DNA-protein cross-linking potency of the pyrrolizidine alkaloids tested has also been found to well correlate with known potency differences in animal toxicity [26]. Thus, Kim et al. [26] proposed that DNA-protein cross-linking activity is probably involved in pyrrolizidine alkaloid induced diseases. Since most of these tested compounds are tumorigens, formation of DNA cross-linking and DNA-protein cross-linking may lead to tumor formation. However, further investigation is warranted for confirmation of this possible mechanistic pathway.

3. Formation of endogenous DNA adducts

Chemical carcinogens may exert tumorigenicity through secondary mechanisms, such as oxidative stress, hypomethylation/hypermethylation, induction of lipid peroxidation and formation of endogenous DNA adducts, induction of peroxisome proliferation, and modulation of endocrine disruptors. It was reported that trans-4-hydroxy-2-hexenal was formed by metabolism of senecionine [58,79]. This metabolite may be formed either from the enzymatic cleavage of the senecionine molecule, or from senecionine-induced lipid peroxidation. It is known that trans-4-hydroxy-2-hexenal is highly toxic and other α,β-unsaturated aldehydes (e.g., malondialdehyde, crotonaldehyde etc.) are carcinogenic, mutagenic, and form DNA adducts. Consequently, formation of trans-4-hydroxy-2-hexenal from metabolism of senecionine has been considered an activation pathway [79]. Furthermore, Miranda et al. [59] reported that monocrotaline-induced toxicity can be inhibited by the antioxidant, butylated hydroxyanisole (BHA). As such, these findings suggest that induction of lipid peroxidation by pyrrolizidine alkaloids may be involved in pyrrolizidine alkaloid-induced toxicity, including tumorigenicity. This warrants for further investigation.

Perspectives

We have recently determined that riddelliine induced liver tumors through a genotoxic mechanism mediated with DHP-derived DNA adduct formation. These eight DHP-derived DNA adducts exhibited dose response for tumor formation. These eight DHP-derived DNA adducts were also formed in liver of rats fed DHR, which itself is a tumorigen (unpublished data). It has been reported that DHP (e.g., DHR) is a common metabolite formed from metabolism of many retronecine-type, heliotridine-type, and otonecine-type pyrrolizidine alkaloids. Based on our findings and the information described above, it is highly possible that this genotoxic mechanism mediated with DHP-derived DNA adduct formation is a general mechanism of induction of tumors by pyrrolizidine alkaloids. The proposed general mechanism is shown in Figure 6. As such, we hypothesize that these DHP-derived DNA adducts are potential biomarkers of pyrrolizidine alkaloid tumorigenicity as well as pyrrolizidine alkaloid exposure. We also hypothesize that these DNA adducts may also be responsible for the other genotoxicities, including mutagenicity and teratogenicity, of pyrrolizidine alkaloids. These hypotheses warrant further investigation.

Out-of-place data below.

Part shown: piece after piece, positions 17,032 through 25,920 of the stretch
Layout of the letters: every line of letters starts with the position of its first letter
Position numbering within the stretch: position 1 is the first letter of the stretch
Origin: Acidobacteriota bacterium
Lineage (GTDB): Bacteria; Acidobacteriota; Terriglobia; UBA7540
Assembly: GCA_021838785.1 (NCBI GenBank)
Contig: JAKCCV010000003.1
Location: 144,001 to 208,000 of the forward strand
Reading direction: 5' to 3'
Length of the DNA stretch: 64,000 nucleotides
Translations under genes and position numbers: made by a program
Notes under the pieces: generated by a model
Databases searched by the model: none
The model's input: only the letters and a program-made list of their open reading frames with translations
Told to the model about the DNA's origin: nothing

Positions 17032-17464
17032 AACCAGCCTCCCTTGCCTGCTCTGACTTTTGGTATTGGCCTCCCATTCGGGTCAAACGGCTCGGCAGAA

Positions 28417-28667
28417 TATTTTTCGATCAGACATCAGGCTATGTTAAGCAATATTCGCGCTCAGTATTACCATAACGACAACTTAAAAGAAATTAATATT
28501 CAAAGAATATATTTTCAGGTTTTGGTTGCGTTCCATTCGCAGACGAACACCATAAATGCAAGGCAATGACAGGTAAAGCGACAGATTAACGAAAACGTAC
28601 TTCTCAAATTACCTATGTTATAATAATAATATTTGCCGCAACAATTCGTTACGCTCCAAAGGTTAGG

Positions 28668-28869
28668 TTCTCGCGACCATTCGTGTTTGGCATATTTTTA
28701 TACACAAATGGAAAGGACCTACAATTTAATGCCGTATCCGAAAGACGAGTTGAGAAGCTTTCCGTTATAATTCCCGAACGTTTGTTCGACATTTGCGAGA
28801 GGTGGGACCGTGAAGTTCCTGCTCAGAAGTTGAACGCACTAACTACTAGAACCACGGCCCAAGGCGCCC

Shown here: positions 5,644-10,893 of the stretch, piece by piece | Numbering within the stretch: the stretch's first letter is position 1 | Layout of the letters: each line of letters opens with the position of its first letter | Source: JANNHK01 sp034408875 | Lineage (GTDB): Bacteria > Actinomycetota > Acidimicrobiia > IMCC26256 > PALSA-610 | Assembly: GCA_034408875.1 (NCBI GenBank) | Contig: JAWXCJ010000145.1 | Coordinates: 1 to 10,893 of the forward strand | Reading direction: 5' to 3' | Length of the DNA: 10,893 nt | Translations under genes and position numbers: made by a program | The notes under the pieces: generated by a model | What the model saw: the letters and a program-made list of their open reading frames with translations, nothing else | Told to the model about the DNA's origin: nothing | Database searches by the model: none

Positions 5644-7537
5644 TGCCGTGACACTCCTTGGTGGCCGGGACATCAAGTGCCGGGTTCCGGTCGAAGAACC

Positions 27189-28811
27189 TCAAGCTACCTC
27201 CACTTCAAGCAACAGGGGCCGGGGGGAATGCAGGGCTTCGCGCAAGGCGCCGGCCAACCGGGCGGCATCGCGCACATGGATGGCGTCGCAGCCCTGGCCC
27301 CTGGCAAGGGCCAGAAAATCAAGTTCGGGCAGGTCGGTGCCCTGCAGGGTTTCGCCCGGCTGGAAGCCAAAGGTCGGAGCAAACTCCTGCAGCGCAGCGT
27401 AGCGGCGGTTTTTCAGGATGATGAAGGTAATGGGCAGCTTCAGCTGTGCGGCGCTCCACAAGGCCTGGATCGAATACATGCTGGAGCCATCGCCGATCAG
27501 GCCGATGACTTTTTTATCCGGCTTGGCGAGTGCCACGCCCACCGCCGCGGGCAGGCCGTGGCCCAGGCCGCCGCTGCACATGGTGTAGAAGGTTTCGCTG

If this genotoxic mechanism is indeed general in pyrrolizidine alkaloid-induced tumorigenicity and other genotoxicity, inhibition of DNA adduct formation should be one of the most effective intervention strategies for prevention of human health risk posed by pyrrolizidine alkaloids. Based on metabolism point of view, decrease of the formation of pyrrole and DHP formation would inhibit DNA adduct formation. It can be achieved by increase of the processes of hydrolysis and N-oxidation of pyrrolizidine alkaloids, since the resulting necine base and N-oxides are biologically inactive or much less active (Figure 7). Thus, enhancement of the enzyme levels of esterase, mixed function oxygenase, cytochrome 2B6 may play an effective intervention role. Another strategy on intervention is that once the pyrrolic and DHP metabolites are formed, they can be detoxified by reacting with glutathione catalyzed by glutathione transferases (Figure 7).
Figure 6. A proposed general mechanism leading to an identical set of DHP-derived DNA adduct formation from metabolism of the three major classes of carcinogenic pyrrolizidine alkaloids.
Figure 6. A proposed general mechanism leading to an identical set of DHP-derived DNA adduct formation from metabolism of the three major classes of carcinogenic pyrrolizidine alkaloids.
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Nevertheless, the best strategy of reduction of risk posed by pyrrolizidine alkaloids should be reduction of exposure. Thus, it is important to determine the sources of human exposure and to assess human health risk posed by these compounds. It is known that herbal medicines and dietary supplements, such as comfrey and coltsfoot may contain toxic pyrrolizidine alkaloids. Consequently, since the use of dietary supplements has increased tremendously in the United States and many other countries, they may pose human health risk.
Figure 7. Invention of pyrrolizidine alkaloid induced carcinogenesis by enzyme modulation.
Figure 7. Invention of pyrrolizidine alkaloid induced carcinogenesis by enzyme modulation.